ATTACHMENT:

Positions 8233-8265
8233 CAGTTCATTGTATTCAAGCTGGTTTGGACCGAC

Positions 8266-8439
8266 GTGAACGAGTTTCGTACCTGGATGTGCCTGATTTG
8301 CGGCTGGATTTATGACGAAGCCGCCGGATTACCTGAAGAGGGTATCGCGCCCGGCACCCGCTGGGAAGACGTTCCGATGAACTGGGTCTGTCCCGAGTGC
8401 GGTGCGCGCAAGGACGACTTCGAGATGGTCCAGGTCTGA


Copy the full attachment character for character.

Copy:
Positions 8233-8265
8233 CAGTTCATTGTATTCAAGCTGGTTTGGACCGAC

Positions 8266-8439
8266 GTGAACGAGTTTCGTACCTGGATGTGCCTGATTTG
8301 CGGCTGGATTTATGACGAAGCCGCCGGATTACCTGAAGAGGGTATCGCGCCCGGCACCCGCTGGGAAGACGTTCCGATGAACTGGGTCTGTCCCGAGTGC
8401 GGTGCGCGCAAGGACGACTTCGAGATGGTCCAGGTCTGA